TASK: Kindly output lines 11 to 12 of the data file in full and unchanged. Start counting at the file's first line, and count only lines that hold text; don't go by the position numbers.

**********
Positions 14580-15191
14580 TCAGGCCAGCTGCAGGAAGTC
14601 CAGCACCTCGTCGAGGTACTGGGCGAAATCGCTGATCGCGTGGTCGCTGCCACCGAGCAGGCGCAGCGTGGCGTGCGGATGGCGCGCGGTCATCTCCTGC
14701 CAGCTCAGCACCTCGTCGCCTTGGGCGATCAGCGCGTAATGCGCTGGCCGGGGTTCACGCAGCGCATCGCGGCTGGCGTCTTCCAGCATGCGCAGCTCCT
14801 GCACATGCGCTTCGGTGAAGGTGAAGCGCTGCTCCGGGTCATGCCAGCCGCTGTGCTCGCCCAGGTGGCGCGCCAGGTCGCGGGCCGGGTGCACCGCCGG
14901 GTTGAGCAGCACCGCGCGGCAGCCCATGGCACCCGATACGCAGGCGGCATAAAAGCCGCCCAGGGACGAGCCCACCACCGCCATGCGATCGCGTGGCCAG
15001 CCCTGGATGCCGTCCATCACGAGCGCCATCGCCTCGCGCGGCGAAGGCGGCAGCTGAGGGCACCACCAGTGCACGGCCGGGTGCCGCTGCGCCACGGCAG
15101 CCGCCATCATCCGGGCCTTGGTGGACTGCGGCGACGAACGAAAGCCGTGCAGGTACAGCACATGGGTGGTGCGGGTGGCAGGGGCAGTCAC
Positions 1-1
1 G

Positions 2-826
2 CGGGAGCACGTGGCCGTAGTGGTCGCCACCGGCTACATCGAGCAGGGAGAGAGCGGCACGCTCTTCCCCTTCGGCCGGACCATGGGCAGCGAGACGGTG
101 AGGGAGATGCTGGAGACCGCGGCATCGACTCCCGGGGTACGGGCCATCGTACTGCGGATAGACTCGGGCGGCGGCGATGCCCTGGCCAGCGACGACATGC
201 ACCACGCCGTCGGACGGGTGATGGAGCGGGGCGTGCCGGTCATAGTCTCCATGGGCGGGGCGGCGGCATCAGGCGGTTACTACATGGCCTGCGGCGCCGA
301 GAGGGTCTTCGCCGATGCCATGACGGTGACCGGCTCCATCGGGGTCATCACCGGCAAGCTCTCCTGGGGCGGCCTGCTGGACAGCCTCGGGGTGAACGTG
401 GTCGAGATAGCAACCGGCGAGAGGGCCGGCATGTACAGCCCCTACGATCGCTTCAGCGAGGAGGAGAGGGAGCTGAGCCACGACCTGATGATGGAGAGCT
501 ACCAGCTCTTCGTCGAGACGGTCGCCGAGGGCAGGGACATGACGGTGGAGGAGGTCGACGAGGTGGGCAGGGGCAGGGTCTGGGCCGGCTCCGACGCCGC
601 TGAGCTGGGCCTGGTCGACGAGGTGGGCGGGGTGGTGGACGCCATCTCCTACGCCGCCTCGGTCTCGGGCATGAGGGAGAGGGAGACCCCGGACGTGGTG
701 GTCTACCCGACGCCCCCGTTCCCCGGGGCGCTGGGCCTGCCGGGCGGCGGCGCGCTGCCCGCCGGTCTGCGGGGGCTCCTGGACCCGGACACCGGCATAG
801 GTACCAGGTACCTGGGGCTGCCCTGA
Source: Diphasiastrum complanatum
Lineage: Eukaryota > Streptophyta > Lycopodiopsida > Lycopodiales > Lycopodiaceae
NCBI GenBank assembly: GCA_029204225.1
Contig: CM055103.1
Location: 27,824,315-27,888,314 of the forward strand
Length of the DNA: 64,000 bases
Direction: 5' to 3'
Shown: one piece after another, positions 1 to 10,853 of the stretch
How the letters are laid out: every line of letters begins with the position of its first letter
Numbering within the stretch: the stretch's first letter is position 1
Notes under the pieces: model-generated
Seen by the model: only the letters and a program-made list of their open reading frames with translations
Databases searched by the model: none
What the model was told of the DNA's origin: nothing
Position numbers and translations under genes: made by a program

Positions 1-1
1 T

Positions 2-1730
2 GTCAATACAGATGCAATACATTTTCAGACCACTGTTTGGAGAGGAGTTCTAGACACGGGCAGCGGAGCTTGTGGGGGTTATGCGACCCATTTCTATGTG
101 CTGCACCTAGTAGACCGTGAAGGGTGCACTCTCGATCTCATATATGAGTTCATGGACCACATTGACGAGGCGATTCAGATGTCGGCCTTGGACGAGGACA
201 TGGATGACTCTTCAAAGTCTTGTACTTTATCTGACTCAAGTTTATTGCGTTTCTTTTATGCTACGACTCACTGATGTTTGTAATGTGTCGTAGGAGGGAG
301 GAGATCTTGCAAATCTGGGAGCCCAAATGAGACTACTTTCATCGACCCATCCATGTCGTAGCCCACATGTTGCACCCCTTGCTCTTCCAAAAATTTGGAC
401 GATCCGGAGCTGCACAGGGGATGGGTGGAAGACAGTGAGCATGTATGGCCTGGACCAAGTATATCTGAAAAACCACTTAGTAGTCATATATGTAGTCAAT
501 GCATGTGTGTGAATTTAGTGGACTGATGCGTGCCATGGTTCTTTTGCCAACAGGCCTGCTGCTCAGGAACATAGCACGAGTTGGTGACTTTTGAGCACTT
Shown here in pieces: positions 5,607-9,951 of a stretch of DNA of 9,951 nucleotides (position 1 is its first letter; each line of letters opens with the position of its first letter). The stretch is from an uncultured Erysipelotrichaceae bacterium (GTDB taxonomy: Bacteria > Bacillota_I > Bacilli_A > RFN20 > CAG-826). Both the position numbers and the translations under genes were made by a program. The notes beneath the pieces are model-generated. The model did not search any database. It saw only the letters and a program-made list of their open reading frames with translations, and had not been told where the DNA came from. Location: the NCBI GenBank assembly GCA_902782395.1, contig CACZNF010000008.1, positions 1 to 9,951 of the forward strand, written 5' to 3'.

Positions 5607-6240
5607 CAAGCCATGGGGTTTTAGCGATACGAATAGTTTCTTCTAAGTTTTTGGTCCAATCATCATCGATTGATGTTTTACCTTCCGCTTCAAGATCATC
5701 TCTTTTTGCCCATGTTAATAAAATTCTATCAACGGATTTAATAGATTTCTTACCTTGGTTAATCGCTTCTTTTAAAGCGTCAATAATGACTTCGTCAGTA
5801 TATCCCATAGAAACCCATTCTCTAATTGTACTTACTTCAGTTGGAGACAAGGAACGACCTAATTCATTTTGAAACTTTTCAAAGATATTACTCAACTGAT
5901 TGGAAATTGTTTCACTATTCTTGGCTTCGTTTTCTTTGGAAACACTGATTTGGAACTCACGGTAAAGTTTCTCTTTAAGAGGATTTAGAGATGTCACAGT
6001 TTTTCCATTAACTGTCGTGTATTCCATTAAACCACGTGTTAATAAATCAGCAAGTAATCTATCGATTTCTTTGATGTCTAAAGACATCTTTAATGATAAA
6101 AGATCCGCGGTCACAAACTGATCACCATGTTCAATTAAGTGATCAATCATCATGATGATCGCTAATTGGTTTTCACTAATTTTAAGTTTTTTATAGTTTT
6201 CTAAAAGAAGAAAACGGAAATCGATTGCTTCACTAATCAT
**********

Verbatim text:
Positions 2-826
2 CGGGAGCACGTGGCCGTAGTGGTCGCCACCGGCTACATCGAGCAGGGAGAGAGCGGCACGCTCTTCCCCTTCGGCCGGACCATGGGCAGCGAGACGGTG